All that rain and the fungus among us - BlueStone Press
June 19, 2021

All that rain and the fungus among us


Mushroom mania is catching in the Rondout Valley thanks to a very special, very tasty, very fussy and unpredictable gem – the morel (Morchella) mushroom. Not a beauty by any means (unless you consider food that looks like a dirty sponge on a stalk enticing), but with a unique taste that is prized by chefs worldwide.

The weather conditions the last two weeks have been ideal for bumper crops of these treasures. Morels like warm, south-facing slopes when the days are in the 60s and the nights around 40 degrees. The soil temperature should not be below 45 degrees. The day after a warm spring rain (which seems to be every other day) is the perfect time to lace up your hiking boots, apply tick repellant, and head out with your mesh bag in hand and your “mushroom eyes” ready for the hunt. You can practice spotting them by scrolling through images of both gold and black morels on Google so you know what you are looking for. There is a mushroom called a “false morel” that is toxic, so it’s best to attend a lecture or join a professionally led mushroom walk to learn how to identify a true morel before consuming any mushrooms you pick.

Elusive by nature, finding morels is like trying to predict when the first buds of spring will open. They will magically appear in one place one year and then there will by no sign of them the next. Virtually impossible to propagate or grow on a commercial level, morels are highly sought after and bring high prices at the market. However, I can almost guarantee you will never find them fresh in a local market, because the fungi fanatics who forage for these treasures rarely share. Nor will they ever divulge their secret hunting grounds! I believe that is one of the three codes all mushroom hunters follow: Never tell anyone the location you found your booty. Never take all mushrooms from one spot to ensure there will be more for the next year. And always carry your harvest in a mesh bag or basket so the spores will spread as you walk through the woods.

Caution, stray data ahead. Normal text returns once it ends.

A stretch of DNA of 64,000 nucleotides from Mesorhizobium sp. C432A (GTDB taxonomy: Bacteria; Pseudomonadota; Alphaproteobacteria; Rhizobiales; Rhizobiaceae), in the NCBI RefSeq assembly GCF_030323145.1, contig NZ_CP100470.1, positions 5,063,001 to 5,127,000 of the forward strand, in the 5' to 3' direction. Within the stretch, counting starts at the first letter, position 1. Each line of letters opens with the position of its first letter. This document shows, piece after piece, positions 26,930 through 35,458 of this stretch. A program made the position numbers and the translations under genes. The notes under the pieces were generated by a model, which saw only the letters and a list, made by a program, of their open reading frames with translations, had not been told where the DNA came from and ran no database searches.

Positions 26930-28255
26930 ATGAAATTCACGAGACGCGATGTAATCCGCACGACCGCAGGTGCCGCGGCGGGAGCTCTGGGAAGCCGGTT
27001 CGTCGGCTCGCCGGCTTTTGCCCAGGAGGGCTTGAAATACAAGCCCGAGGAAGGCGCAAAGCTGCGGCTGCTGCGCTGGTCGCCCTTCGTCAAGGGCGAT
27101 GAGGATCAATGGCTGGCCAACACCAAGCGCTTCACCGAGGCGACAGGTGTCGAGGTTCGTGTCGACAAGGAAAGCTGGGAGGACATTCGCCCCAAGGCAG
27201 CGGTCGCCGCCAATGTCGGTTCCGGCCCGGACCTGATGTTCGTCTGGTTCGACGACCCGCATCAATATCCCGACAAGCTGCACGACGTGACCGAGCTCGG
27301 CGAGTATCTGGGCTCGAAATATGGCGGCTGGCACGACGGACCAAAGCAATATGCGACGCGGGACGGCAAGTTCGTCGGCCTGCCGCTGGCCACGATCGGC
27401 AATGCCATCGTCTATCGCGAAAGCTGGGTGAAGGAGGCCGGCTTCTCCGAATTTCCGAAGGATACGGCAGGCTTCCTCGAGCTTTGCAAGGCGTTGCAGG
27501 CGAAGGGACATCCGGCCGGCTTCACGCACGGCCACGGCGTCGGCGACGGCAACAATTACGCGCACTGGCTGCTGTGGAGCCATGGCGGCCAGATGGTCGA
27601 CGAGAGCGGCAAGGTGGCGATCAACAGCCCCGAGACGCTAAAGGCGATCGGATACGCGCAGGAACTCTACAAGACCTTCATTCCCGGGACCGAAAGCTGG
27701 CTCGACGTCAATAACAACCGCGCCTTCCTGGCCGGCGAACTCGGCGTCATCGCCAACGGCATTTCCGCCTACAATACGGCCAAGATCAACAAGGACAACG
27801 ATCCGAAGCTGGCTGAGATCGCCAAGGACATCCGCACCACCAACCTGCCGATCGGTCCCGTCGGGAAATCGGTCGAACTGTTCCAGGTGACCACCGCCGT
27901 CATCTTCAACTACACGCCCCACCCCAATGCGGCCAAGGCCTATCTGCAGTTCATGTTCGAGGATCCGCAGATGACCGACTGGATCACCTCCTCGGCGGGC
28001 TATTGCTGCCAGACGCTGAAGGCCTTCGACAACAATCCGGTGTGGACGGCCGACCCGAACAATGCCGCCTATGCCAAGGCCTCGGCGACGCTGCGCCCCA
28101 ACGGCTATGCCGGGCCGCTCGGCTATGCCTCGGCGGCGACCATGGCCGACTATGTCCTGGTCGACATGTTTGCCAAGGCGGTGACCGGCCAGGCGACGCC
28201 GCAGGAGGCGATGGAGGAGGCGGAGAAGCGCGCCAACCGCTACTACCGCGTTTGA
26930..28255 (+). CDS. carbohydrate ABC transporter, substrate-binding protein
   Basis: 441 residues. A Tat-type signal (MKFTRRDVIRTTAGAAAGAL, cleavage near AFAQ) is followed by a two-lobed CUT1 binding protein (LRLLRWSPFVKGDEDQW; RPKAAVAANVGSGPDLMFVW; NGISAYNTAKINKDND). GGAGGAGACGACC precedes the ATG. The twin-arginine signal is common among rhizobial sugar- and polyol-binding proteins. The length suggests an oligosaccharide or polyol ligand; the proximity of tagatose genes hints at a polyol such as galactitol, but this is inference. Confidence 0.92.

Morels tend to live in and on the edge of forested areas. They prefer loamy soil – well drained, moist with a good mix of clay, decaying matter and calcium. Morels can be found along creeks where elm and sycamore trees grow, or on hillsides and upland where ash and tulip poplar are found. They prefer disturbed ground like logging areas, burn sites, garbage dumps, railroad tracks or old homesteads. Many people swear they grow best in old apple orchards (though this can be a very unhealthy environment if the orchard had been treated at any time with the insecticide lead arsenate because the morels could accumulate toxic levels of lead and arsenic).

Best eaten fresh the day of harvesting, morels can also be dried or frozen to store for later use. If you are lucky enough to have found the mother load, do not eat them in the field. Morels contain thermolabile toxins, so they must always be cooked before eating. It has been reported that even cooked morels can cause stomach upset when consumed with alcohol. When eating any fungus for the first time, it is wise to consume a small amount at first, to minimize any allergic reaction. Also, due to the natural porosity of their caps, morels can contain soil or insects that cannot be easily washed out without crumbling their delicate caps. Soaking them in a bowl of salty water briefly prior to cooking helps remove debris*.

The best way to enjoy morels is to simply sauté them with shallots in butter, and then grind some fresh black pepper and salt. They have a meaty, woodsy, umami flavor that combines well with pasta, eggs, or a light fish. They also naturally pair with two other wild treats – fiddlehead ferns and ramps – or wild leeks.

To learn more about morels and other fungus among us, the Mid-Hudson Mycological Association meets on the first Tuesday of every month at the Marbletown Community Center. Check out their website,, to join as a member. You will have access to informative lectures, workshops and walks led by experienced fungi folk. Check out their Facebook site to see photos from the more than 2,000 amateur mycologist members in our community sharing images of their successful harvests.


*All mushrooms grow from spores, rather than seeds. When you soak your morels, the caps release these spores, so the water will contain thousands of potential future mushrooms. You should pour out the soaking water in an area that would be suitable for them to grow (as mentioned above).



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